Why should teacher evaluations be a constitutional issue?
If this argument sounds familiar, it’s because we advanced it last Monday in this forum on a different topic – tax policy.
A new proposal to place a constitutional amendment on the statewide ballot was submitted March 15 by Jefferson City attorney Marc Ellinger on behalf of the group, TeachGreat.org.
The proposal is a mixed bag of provisions pertaining to evaluations, tenure, contracts and termination of teachers.
We support some of the concepts and oppose others, but the specifics are not the focus here.
Our quarrel is with the continual and pervasive efforts to amend the Missouri Constitution.
A constitution, like a city charter, is a framework for governing; it is not a Christmas tree on which to hang legislation, executive orders or departmental rule and regulations.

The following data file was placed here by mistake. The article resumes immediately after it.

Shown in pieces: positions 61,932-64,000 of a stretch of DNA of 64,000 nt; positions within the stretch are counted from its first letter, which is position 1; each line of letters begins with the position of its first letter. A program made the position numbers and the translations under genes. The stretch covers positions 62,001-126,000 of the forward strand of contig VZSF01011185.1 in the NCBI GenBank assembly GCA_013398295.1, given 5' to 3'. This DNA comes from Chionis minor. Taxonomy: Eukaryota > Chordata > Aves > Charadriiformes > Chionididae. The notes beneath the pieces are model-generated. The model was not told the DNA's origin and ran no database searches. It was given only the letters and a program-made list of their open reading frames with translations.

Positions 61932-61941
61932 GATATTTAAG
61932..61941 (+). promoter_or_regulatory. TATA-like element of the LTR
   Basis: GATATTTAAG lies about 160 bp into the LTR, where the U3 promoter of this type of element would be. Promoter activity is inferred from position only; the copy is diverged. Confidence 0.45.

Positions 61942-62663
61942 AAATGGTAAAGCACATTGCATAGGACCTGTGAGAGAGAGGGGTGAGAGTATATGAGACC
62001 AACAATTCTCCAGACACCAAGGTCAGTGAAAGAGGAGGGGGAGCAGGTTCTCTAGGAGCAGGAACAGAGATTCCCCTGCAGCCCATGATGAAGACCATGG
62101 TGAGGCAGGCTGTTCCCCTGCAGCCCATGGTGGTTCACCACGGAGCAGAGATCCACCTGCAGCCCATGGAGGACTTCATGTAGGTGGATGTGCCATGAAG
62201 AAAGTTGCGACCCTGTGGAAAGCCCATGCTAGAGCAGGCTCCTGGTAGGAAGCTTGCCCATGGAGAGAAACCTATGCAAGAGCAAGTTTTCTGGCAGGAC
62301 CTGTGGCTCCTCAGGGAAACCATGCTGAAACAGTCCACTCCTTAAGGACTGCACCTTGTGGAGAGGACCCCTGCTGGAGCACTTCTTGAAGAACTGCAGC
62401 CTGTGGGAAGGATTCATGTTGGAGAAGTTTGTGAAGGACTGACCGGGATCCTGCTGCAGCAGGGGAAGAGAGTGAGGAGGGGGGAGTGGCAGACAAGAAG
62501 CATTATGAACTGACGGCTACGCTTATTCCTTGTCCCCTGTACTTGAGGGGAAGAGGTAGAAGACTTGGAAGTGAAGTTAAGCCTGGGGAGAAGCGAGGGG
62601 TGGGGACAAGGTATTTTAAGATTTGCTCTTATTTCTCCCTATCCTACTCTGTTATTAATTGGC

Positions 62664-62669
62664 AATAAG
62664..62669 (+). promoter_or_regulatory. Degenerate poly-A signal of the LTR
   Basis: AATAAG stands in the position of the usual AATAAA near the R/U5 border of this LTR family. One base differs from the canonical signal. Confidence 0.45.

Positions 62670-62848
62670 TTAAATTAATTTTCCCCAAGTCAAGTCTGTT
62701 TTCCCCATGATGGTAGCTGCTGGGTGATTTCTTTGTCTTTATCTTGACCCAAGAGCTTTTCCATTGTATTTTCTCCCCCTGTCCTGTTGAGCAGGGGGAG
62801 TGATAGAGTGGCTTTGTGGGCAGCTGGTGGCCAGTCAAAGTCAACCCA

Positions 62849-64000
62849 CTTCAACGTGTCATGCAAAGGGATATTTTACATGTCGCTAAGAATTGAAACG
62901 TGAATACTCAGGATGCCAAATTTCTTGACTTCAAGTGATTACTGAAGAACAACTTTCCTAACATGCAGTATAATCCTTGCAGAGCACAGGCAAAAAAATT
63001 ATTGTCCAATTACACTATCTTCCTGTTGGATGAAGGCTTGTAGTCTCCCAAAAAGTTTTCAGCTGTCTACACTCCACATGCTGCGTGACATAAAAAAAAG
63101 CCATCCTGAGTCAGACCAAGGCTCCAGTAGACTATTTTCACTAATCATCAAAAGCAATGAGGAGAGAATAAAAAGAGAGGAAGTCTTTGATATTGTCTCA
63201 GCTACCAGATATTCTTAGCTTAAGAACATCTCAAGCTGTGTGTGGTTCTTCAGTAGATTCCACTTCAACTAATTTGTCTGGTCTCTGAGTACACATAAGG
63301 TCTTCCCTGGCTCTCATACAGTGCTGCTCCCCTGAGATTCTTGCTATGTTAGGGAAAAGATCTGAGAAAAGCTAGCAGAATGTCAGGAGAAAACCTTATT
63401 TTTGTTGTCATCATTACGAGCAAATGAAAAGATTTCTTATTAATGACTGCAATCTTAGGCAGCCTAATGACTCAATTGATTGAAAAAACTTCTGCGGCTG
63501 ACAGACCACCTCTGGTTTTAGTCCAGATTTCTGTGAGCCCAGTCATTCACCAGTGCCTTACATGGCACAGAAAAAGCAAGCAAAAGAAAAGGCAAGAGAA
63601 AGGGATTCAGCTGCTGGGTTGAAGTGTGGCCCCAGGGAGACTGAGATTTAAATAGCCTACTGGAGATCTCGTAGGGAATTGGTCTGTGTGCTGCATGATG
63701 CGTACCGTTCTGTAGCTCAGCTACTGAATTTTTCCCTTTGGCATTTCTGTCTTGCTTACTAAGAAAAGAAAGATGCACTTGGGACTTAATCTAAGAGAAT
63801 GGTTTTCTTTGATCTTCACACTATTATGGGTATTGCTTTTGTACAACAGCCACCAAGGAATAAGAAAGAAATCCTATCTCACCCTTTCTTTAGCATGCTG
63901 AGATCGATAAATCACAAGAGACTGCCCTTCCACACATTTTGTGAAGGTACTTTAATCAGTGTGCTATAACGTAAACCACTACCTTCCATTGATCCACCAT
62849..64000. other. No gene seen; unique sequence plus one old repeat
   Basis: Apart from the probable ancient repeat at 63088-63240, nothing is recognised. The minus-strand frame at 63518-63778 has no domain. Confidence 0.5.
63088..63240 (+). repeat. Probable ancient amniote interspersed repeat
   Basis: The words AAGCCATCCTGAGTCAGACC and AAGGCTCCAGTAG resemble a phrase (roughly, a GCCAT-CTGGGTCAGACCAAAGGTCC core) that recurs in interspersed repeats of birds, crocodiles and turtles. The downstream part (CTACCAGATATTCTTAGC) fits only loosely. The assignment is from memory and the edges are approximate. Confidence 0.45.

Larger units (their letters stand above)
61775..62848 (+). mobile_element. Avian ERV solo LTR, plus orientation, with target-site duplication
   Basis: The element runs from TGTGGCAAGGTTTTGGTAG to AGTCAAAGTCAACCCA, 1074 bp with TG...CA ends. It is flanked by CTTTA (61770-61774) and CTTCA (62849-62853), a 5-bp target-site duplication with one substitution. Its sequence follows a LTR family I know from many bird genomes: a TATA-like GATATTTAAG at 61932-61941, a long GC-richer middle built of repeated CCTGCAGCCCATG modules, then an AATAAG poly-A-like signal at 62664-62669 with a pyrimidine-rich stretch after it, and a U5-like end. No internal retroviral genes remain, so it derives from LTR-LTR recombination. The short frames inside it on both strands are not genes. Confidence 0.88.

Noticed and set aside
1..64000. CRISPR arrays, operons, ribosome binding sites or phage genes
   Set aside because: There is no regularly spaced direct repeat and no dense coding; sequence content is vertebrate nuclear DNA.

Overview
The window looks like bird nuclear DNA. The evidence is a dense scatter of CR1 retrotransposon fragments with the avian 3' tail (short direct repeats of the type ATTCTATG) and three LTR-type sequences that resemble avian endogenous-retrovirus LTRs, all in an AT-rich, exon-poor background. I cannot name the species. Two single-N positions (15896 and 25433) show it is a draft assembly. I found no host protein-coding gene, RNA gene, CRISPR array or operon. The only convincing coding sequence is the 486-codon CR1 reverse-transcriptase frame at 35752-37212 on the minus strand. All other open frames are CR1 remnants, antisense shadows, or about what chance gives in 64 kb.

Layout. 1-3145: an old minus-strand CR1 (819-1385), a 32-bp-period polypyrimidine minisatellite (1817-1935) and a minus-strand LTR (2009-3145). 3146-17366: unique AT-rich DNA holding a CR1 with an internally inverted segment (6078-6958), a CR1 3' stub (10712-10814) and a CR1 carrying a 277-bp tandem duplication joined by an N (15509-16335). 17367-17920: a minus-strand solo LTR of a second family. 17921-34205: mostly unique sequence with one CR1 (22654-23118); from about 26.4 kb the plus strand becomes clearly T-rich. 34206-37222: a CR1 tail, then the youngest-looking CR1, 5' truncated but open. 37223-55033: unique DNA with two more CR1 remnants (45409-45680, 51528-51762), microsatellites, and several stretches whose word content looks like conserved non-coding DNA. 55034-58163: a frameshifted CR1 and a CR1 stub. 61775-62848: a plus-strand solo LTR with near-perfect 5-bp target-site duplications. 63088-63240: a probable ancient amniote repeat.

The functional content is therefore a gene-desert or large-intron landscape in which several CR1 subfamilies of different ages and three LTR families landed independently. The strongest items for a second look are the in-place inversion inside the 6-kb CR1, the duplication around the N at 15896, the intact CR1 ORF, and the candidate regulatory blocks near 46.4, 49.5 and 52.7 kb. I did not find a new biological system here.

Framers of government, by design, made constitutions difficult to change.
A constitutional amendment requires a vote of the people. In contrast, a law can be changed by legislators.
The difference has prompted misuse and abuse as interest groups increasing seek constitutional amendments to prevent alterations by legislators.
That prompting is reinforced whenever lawmakers alter a voter-approved law, as in the case of Proposition B, a voter-approved animal welfare law later changed by legislators.
To reiterate our point from last week: We understand the reasoning but cannot condone it.
Amending the constitution and legislating are different procedures.
Regardless of whether we support or oppose an issue, we can only stop the abuse by insisting that proposals be advanced in the proper form.
We must ask whether changing the constitution is necessary – or even desirable.
Copyright Jefferson City News Tribune. Reprinted with permission.